I also had the privilege to do the same at some functions… and there were many grand affairs such as state dinners at the Guild Hall for heads of state hosted by the queen and captain Mark Philips, cocktail parties for princess Diana at the National History Museum, cocktail parties hosted by prince Charles and princess Anne at St James Palace. There were also fancy dinners hosted by princess Margaret at Blenheim Palace and Hampton Court Palace, parties for album launches, the cast of the tv series Eastenders, Jewish bar mitzvahs and weddings of the elite…I saw it all and it was amazing until pains started to cripple me in my arms and it became too hard to carry the amount of covers expected in Silver Service, and my arms grew too weak to lift. After a good few years of service I had no choice but to throw in the towel. It was hard as I enjoyed being around our clients and their guests but that’s life I guess. My work hours were cut at the nursery also as I started to walk funny if I was on my feet too long and my hands would freeze in pain if I were to cut or chop for too long. It had gotten worse and after tests were done, it was found I had Fibromyalgia. It was crippling but it was manageable to a certain degree with anti-inflammatory meds.
Summer holidays and Rishon and Ethan had a joint Action Man birthday party. Their birthdays were close to each other and with one income less, it made sense to just have one, Rishon was turning seven and Ethan five, they both loved the same stuff so it was easy.
Nadia seemed quiet and I wondered if she was feeling a little jealous, but every time I asked what was wrong she just said I got a headache and sat quietly with her dolls whilst the boys played outside.
My brother Teddy’s girlfriend had given birth to their son and she was out of hospital so I decided to take a train ride with the kids to go see them. It was a nice summers day, Ken was working until late and Tandreema had the day off, it was a nice day for some family time.
The train ride was enjoyable and a little long being as Teddy lived in the South East. The baby was so cute and looked a lot like Rishon. It was nice having another boy in the family, the boys were coming to catch up to the many nieces. The children played in the garden and a little while after Nadia came in as she was tired. The rest dribbled in and then they decided to play some cards, nothing beats a good game of snap. They were all in a fit of giggles then out of the blue Nadia threw up on the floor and everyone froze. I didn’t know what to do first, what I really wanted to do is run as I had such a phobia about vomiting, Ken was the one that dealt with the kids being sick but there was no Ken here!
Teddys girlfriend was so good and helped me clean up the floor and Nadia. Her eyes were red and she complained her tummy and head hurt. It seemed a beginning of a dreaded stomach bug. The boys got very quiet and seemed concerned as they really loved each other and didn’t like when one of them were unwell or told off.
After a couple hours making sure Nads was ok to journey home, we got ready to leave. Nadia slept for most of the train journey and Ken picked us up from the train station. It was late and the kids went straight to bed. In the morning Nadia was looking normal with no signs that she was sick the night before and the boys were also fine. I had a couple more days at home and then went back to work.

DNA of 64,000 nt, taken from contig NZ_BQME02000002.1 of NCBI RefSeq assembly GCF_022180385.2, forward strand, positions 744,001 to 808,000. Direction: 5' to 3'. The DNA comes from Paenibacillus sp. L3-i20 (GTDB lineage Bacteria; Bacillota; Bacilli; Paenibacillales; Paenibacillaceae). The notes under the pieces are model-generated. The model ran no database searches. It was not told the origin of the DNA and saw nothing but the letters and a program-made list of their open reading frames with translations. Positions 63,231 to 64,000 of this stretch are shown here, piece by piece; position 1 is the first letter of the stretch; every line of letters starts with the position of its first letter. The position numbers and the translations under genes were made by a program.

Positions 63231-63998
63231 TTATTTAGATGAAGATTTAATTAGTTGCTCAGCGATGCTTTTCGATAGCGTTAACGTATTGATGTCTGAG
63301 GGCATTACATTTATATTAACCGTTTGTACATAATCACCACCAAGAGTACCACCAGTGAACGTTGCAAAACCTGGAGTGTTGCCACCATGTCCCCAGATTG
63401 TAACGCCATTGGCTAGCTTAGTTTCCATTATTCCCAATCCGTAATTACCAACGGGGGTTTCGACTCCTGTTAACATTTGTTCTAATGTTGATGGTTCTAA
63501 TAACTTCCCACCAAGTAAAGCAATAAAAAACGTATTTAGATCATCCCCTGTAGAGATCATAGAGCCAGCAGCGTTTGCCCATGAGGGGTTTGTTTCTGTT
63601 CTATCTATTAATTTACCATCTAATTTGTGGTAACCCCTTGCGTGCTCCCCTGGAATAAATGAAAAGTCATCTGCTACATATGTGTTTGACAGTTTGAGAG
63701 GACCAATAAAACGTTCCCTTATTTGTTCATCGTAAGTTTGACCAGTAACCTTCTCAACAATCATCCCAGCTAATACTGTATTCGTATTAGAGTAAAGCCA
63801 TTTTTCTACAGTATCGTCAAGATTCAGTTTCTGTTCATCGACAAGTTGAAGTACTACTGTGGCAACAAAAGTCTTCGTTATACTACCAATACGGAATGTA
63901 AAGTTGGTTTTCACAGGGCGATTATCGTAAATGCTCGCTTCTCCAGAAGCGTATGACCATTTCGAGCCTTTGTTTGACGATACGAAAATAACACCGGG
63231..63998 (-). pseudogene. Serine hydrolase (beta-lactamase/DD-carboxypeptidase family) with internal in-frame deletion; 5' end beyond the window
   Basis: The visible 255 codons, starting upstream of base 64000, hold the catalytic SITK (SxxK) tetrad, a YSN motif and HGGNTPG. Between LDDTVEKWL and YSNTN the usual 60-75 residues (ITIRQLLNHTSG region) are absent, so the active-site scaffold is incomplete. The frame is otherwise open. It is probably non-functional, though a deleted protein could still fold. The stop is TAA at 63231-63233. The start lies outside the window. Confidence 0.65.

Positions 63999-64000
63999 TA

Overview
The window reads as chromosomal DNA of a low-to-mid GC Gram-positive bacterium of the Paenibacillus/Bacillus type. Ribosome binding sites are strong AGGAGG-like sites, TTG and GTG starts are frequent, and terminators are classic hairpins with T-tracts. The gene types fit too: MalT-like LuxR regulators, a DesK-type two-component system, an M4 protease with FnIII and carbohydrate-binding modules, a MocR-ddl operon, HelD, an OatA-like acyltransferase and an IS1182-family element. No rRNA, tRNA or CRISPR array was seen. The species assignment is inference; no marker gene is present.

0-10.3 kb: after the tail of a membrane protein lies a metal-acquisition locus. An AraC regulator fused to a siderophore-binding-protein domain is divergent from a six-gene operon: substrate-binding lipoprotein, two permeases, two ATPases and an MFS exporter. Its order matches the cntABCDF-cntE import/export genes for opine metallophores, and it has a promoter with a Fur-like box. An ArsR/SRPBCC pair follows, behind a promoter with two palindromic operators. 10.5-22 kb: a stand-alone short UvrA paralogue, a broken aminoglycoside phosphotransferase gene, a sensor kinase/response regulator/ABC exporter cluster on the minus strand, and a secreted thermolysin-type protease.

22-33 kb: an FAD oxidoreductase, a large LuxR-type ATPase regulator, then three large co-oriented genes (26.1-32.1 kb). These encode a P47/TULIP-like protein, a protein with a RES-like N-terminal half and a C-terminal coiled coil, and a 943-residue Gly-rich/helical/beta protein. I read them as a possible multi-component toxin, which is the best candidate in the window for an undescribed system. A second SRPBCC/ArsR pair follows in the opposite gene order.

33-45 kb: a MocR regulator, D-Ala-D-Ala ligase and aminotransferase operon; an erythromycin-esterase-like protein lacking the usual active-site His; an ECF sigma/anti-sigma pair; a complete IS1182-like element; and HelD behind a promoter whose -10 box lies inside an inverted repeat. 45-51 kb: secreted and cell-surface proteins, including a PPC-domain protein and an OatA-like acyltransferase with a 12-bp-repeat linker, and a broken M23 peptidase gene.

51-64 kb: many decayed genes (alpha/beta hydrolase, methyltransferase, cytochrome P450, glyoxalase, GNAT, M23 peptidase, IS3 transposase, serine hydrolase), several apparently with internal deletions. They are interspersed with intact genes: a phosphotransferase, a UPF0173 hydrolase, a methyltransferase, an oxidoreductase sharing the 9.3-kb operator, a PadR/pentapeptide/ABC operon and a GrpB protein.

I got a call from Tandreema the day after returning to work that Nadia had been sick and she was complaining of a headache. I called my gp for an evening appointment and left to go home early. I called Ken at work as I started to have a bad feeling about this.
When I got home Nadia wasn’t herself at all, she was lying still in a dark room. The doctor examined her and asked a few questions regarding our family health background. Given I was a migraine sufferer, it was diagnosed that she too had a migraine as it was hereditary. He prescribed some medicine and advised for her to keep of certain foods such as cheese and chocolate for a while and see if that helped improve her.
Nadia was sick again the next day and I wasn’t convinced it was migraine but another trip to the gp gave the same diagnosis. I felt uneasy and decided to keep a diary. She was sick again twice over two days, her eyes seemed to bulge when she threw up as her head hurt at the same time, and after a week had passed the vomiting stopped but she looked so weak bless her. The kids summer holidays kind of went on hold whilst Nadia was unwell. The boys played outside with their scooters and bike with the neighbours kids so it wasn’t all bad.
Nadia seemed a little better and Tandereema encouraged me to go back to work, that she could look after her. So I did. A week passed and Nadia was ok but started to get a little quiet by the end of the week. It was hot outside and I told myself it was the sun and she was sensitive to the light. I was so nervous but I couldn’t think why.
Ken reassured me the doctors had to be right as two separate doctors diagnosed the same thing. I know I was a worrier but there was something that wasn’t sitting well with me. Nadia was always tired, her head always hurting and the whites of her eyes constantly pink.
It was a Friday, I left early to go to work. Ken was home for a much-deserved day off. Around lunch time I was called into the office for a phone call, It was Dr Hargreaves! ‘Hi Mrs Sajor I have another prescription for your husband to pick up.’ ‘Huh… what? Sorry you’ve lost me, what prescription I thought we had all of it?’ ‘Yes this is the one from this morning.’ I was puzzled, I said ok and that he would pick it up. I rang home straight away, Ken answered the phone ‘Ken, what’s going on, Dr Hargreaves just called again about a prescription!?’ There was an awkward silence then he explained ‘ look, Nads was sick again and she looked really unwell so I took her to the doctors’ Ken spoked and my head swirled, in a moment my head seemed to spin like a top. I dropped the phone and dropped to the ground sobbing. My manager came running into the office, ‘My God Maria what’s happened?’ I screamed ‘SOMETHING BAD IS WRONG WITH MY BABY AND THEY’RE MISSING IT… SOMETHINGS WRONG SUSAN’ and I cried and cried. She got one of the staff members to drive me home. I asked her to drive me to the doctors first. I calmed down and took my diary out my bag and marked down an ‘S’ by todays date. And looked back over the last few weeks and staring back at me was a distinct pattern of events, I froze.